The ideal candidate(s) will be able to work independently and collaboratively, have strong writing skills, and be interested in gender, film, social justice, legal reform, communication and marketing.
Please send an email telling us about yourself, why this opportunity interests you and what you would hope to gain from it. Also include a description of your availability (start and end dates, amount of time available per week) and whether you would seek academic credit for the internship. We will work with people on a case-by-case basis to design the internship to meet your needs. Please include a resume and email it to trannymals AT trannymals.com.
We look forward to hearing from you!
Click Here: Check out "Frozen in Grand Central Station - Video"
The show was really good! The modern dance show was overall nicely light-hearted. It evoked a lot of different moods and emotions. There were perhaps two pieces that I think went a little too long... ymmv. Mostly, I was tickled and impressed. One piece involved three 'bookworms' in a bookcase, never touching the ground... another had sea anenome type tubes among the players... others had a classical feel... Natasha has a thing for tie-dye; many of the outfits looked like dancing jammies! But to say you'd have smatterings of tie-dye and surf music would really tell you almost nothing about the show. Go see 'em if you like dance at all. :-)
Accompanying, and doing a set of their own, was the California Guitar Trio, three guys who live from here to Idaho to Tokyo, and who were really good! Their sound was harpsichord and surf and hard guitar, and unnameable (to me, not educated enough obviously) modern dance stuff... Apparently they are usually acoustic, but were plugged in for this entire event. I will definitely seek their music out; it was dense and different and energetic.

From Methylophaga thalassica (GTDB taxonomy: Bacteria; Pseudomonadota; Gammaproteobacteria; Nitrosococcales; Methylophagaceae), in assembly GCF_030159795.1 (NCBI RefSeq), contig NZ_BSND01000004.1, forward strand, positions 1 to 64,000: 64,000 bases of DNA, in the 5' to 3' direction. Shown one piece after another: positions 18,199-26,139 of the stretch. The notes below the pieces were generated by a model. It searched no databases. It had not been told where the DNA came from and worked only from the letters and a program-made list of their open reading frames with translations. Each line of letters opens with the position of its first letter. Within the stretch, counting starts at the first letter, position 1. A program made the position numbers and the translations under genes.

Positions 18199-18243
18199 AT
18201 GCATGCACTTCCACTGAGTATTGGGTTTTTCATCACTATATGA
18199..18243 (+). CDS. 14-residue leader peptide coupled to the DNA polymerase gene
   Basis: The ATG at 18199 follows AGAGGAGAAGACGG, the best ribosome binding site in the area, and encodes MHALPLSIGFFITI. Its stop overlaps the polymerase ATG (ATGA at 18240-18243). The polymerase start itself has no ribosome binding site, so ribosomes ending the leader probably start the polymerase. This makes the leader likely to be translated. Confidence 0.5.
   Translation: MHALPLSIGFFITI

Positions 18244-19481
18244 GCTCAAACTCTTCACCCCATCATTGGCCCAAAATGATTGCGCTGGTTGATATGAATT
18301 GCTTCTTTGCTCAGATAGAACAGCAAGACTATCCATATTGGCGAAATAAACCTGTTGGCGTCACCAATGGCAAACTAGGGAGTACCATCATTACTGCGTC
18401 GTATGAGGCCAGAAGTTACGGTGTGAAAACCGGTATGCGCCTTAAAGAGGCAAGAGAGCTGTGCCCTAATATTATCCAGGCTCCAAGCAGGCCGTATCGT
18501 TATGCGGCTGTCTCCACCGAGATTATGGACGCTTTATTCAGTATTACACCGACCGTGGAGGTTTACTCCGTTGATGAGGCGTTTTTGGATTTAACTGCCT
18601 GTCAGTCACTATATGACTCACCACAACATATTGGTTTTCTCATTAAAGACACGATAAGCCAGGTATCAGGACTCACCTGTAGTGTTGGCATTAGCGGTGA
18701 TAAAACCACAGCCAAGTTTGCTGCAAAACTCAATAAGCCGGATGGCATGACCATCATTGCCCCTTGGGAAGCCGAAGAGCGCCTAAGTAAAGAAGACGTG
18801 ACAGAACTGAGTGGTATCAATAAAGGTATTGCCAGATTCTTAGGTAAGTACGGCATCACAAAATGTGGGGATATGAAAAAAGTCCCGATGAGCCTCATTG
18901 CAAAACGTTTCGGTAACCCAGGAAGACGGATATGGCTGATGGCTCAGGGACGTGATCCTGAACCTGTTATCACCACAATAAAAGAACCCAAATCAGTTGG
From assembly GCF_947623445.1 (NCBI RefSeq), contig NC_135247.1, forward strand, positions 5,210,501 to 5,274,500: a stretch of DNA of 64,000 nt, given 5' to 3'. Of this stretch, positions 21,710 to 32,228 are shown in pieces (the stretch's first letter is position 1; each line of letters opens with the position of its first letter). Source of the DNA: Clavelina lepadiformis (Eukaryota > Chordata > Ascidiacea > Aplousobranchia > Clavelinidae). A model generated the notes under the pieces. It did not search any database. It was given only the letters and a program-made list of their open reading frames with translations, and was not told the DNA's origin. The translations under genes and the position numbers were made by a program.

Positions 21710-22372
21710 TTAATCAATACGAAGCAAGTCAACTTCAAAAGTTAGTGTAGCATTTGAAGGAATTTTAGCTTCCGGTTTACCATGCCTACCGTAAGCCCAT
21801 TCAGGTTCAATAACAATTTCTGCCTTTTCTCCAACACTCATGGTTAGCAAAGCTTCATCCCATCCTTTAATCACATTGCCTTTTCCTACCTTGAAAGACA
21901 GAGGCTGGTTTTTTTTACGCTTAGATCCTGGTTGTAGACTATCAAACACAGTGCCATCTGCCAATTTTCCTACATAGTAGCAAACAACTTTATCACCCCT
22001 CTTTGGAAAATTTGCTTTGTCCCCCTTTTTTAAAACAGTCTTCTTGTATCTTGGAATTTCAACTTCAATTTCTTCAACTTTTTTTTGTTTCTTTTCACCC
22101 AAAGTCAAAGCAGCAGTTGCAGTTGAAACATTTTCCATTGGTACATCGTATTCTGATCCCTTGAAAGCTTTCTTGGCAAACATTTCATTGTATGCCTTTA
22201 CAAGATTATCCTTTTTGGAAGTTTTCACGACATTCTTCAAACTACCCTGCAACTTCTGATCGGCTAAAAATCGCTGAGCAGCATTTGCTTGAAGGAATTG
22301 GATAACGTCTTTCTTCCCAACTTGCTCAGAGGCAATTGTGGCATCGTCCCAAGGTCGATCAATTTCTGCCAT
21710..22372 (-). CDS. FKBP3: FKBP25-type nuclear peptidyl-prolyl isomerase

Humans are amazing.
"When religion ruled the world they called it the Dark Ages"
So I read it at lunch yesterday (yes, it's a slim volume). Aside: I remember when I first came into paganism uh hem many years ago, finding these skinny little books and always thinking they looked ridiculous. I'm quite sure Cora Anderson's *50 Years of the Feri Tradition* was among them, due to it's very remember-able cover... I guess there's a right time for everything). And in truth I still think they look a bit ridiculous, however that is no longer stopping me from finding the gems inside. :-)
This slim book has plenty of shiny gems, much unexpectedly and gratifyingly erotic as well as arty. I suck at "real" art, though I've always loved doing crafts (having a mom and sister who were really good at "real" art didn't help; but I was a good writer, so that's where I focused, which is just fine :-) ). If you're interested in art, paganism, sex, I highly recommend this book, from its thinking to its few but excellent exercises.
What this post is really supposed to be about is one of the book's basic concepts, which entirely whammed me. The idea she posits is that the drive to beauty/"shiny things" is a human basic (think kids), and something to enjoy, not squish. There's a section about personal adornment which fascinated me (historically to contemporarily). Reminded me of how in my own dress I constantly look for something a little brighter, "different"... but which also works in my identity as a leatherman, etc. Yes there's a time for everything I know... but it's an interesting challenge to "display" more than one or two personality characteristics or interests at a time. Especially if you're a man, and don't just want to be perceived as "flaming." Masculinity is terribly serious stuff in our culture.
And of course historically, males dressed to show off a lot! Which reminded me that a phrase for such men is, to this day, "peacock". Which is one aspect of the god as Feri perceives him.